Tinubu: My Aide Died of COVID -19

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APC national leader, wife test negative for pandemic

Adedayo Akinwale in Abuja

The national leader of the All Progressives Congress (APC), Senator Bola Tinubu, has revealed that his Chief Security Officer, late Lateef Raheem, died of COVID -19.

The death of Raheem occurred last Friday after a brief illness.

In a statement issued yesterday by his Media Office, Tinubu, however, revealed that he and his wife have tested negative for the virus.

According to him, “Following the death of our well-respected and beloved Chief Security Officer, Alhaji Lateef Raheem, Nigeria Centre for Diseases Control (NCDC) medics took the wise precaution of taking samples from his body for testing to actually determine the cause of his death. Today, the test results are back. The samples tested positive for COVID-19.”

The former governor of Lagos State noted that COVID-19 is a real and present threat, adding that those who discount it or call it a fabrication do a grave and dangerous disservice to the public well-being.

He noted that those who stigmatise people who might have been stricken by the virus are also doing a disservice by casting blame on the innocent and discouraging people from taking the virus test, stressing that the health menace cannot be defeated by ignorance or shaming one another.

Tinubu media office stated that: “As a precautionary measure taken soon after the death of Raheem, Tinubu, his wife, Senator Oluremi, and all their aides took the COVID-19 test on April 25. The results of the tests were returned this morning (yesterday). The test results for both Tinubu and his wife were negative.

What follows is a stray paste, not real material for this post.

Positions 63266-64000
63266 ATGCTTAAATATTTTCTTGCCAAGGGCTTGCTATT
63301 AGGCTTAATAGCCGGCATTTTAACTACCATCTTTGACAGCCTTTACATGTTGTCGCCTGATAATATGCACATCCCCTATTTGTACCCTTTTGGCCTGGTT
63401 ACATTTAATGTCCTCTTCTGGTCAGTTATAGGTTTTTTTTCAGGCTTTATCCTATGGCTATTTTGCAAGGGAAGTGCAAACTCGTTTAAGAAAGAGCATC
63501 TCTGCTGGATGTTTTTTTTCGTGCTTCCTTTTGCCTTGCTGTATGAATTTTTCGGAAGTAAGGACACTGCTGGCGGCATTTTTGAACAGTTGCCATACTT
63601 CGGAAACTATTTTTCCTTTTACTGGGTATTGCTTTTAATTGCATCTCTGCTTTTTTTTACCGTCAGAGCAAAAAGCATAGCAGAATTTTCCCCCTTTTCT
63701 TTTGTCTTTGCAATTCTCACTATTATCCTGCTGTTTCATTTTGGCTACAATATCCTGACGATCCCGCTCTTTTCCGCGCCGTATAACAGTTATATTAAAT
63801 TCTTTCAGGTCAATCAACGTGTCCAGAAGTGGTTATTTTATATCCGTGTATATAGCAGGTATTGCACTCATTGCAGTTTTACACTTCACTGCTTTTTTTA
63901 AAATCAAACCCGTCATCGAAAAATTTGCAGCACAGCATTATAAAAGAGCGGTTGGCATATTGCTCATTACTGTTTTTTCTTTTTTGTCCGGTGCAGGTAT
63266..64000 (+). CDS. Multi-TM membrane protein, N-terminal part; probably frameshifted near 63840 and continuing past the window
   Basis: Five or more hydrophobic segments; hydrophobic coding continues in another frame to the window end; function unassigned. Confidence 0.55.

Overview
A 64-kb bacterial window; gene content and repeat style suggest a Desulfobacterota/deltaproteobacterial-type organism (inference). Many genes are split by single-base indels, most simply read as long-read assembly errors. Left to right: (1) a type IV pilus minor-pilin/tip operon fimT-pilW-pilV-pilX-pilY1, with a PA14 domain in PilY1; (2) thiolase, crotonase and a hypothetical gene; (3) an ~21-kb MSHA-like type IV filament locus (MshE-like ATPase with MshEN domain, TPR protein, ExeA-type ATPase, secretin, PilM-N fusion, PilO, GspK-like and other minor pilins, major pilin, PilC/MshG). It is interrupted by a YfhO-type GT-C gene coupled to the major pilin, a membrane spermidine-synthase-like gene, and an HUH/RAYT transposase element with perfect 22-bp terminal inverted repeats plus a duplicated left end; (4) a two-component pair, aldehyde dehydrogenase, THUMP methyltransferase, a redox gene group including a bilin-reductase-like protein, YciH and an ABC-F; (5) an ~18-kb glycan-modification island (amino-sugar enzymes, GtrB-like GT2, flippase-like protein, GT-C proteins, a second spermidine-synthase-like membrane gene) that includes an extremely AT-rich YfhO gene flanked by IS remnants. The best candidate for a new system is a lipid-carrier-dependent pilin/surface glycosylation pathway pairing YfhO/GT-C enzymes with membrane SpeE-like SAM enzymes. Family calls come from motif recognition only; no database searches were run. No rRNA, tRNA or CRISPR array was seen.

“The result of one of the aides was positive. The rest of other staff members were negative. The staff member who contracted it has been isolated in accordance with NCDC guidelines. Further contact tracing and COVID-19 tests are being conducted by the NCDC with regard to the relatives and possible contacts of that staff member who contracted it.”

The APC chieftain added that the country cannot overcome this challenge by acting like it does not exist or by trying to conceal that someone may have it, saying the culture of denial is counterproductive and would do a great harm in the current situation.

Tinubu stressed that openness and transparency must be observed “if we are to defeat this disease. There is no house immune to its entry. Contracting the virus should not bring social or moral stigma on anyone more than contracting malaria or a common cold.”